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Luxe Redux
From over-the-top, extravagant features to those with more sentimental meaning and value, local industry pros dish on their most luxurious projects to date.

By JEN KENT

December 2016

Photography by Erol Reyal

“I had a client request the Herbeau ‘Dagobert’ Wooden Toilet Throne.* It’s installed in a powder room, at a beautiful home on Lake Geneva. At that time, (the complete toilet) retailed for around $14,000.”

— Selina Stanek, designer, Gerhard’s Kitchen & Bath Store

*Editor’s note: This piece is named for King Dagobert, the last ruler of the French Merovingian dynasty. “Le Bon Roi Dagobert,” a classic French children’s song, tells the story of the king arriving late for an important meeting with his trousers on inside out, and the same song is played from a music box within the toilet as the lid is raised.
 

“One of the most luxurious items a client has requested is an intricate fireplace in the lower level. The fireplace —  the space’s focal point — is a carved face of the Greek god Prometheus. It features votive candles inset in his hair and beard for ambiance. To accommodate this grandiose fireplace, we had to dig the basement down an additional 2 feet. The basement also has a full kitchen and an entertainment area.”

— Rick Bartelt, owner, Bartelt. The Remodeling Resource

Photography by Eric Poggemann

“The owners, in hopes of taking full advantage of their wonderful property and the Lake Michigan views it affords, asked for a thoughtfully designed screen porch. The approach was to design the outdoor space, or ‘outdoor room,’ as an extension of the interior — a place that could be used year-round to enjoy coffee in the morning or a quiet evening together, or a place to entertain family and friends. An electric, roll-down screen comes down from the soffit above to provide protection in the evening during the warm months. To enjoy the space during the remainder of the year, a fireplace was incorporated as more than just a design element, but to provide warmth, along with heated stone tile floors. In addition, a retractable, glass-panel enclosure system was installed to provide protection from the wind and to keep the tempered air within, making it a comfortable space to enjoy the ever-changing view of the lake through the winter months.”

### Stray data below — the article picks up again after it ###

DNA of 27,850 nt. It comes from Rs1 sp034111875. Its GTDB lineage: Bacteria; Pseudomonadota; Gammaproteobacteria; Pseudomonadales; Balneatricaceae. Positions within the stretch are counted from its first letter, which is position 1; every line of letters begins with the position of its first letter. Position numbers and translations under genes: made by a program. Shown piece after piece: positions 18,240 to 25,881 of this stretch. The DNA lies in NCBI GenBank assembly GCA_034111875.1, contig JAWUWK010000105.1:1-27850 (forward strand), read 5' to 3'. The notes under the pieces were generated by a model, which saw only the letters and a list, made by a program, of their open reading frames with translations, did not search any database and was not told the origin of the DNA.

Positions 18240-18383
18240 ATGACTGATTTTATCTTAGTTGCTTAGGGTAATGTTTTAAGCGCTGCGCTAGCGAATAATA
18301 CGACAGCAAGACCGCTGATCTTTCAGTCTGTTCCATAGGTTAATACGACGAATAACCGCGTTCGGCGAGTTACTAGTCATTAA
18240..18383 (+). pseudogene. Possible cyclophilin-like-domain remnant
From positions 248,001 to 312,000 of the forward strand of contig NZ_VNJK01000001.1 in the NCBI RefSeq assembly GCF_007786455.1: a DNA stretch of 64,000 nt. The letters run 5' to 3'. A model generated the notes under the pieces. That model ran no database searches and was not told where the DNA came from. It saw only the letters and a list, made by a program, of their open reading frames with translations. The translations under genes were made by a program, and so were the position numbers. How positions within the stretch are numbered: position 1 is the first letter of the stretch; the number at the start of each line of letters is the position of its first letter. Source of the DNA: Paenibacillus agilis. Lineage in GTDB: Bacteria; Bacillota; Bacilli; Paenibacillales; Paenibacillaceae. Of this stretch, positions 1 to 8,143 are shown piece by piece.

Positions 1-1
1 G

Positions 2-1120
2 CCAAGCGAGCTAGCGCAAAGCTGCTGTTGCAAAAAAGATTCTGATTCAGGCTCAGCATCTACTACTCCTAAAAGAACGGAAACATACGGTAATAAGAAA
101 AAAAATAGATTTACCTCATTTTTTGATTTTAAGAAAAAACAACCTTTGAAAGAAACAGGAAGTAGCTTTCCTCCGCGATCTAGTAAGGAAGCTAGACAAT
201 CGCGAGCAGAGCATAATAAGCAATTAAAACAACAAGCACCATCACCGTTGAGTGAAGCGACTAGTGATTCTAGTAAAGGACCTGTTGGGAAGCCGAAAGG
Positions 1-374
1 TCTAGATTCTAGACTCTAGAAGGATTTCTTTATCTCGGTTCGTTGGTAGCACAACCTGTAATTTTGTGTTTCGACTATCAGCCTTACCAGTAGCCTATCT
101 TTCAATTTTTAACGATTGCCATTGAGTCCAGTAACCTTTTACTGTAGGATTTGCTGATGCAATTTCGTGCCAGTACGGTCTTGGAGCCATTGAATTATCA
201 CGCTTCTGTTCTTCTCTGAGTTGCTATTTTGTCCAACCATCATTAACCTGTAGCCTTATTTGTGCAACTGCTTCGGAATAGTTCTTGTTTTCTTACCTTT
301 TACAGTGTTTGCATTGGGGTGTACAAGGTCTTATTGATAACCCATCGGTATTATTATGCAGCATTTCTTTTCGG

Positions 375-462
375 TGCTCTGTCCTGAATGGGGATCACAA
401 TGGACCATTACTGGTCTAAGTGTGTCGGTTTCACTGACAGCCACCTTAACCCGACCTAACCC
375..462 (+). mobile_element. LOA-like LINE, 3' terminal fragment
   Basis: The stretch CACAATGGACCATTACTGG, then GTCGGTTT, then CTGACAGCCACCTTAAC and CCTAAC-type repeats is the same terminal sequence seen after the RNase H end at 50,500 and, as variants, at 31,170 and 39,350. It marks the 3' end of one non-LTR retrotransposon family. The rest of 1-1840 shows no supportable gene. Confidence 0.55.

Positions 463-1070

— Todd A. Rabidoux, AIA, director of architecture, Lakeside Development Company
 

“I love this question for its ambiguity, as luxury means different things depending on the individual. One Hamptons beach house required a custom ironing table with ceiling-hung steam irons to ensure plenty of freshly ironed sheets for the family of six and their guests. A townhouse in NYC had one floor dedicated to the master suite, with his and her dressing rooms, cashmere sofas flanking the fireplace, a deep bathtub and silk shag carpeting. The owners of an equestrian estate desired an expansive mud room for boot and dog washing. Avid art collectors commissioned an ‘art barn’ on their property to house artwork not currently on display in their home, allowing them easy access to their collection.”

— Kelly Boecker, president, Peabody’s Interiors
 

Photography by David Guthery

“One of the most unique features we’ve worked to develop was a real staycation spot for a father as a gift to his family. His daughter’s disabilities limited their ability to vacation, so as part of the redevelopment of their backyard, a real ‘campsite’ was developed — complete with a retro Shasta Airflyte camper, pond, fire pit and log benches, all set within a woodsy landscape.” 

— David Guthery, landscape designer, LandCrafters













 


This story ran in the December 2016 issue of: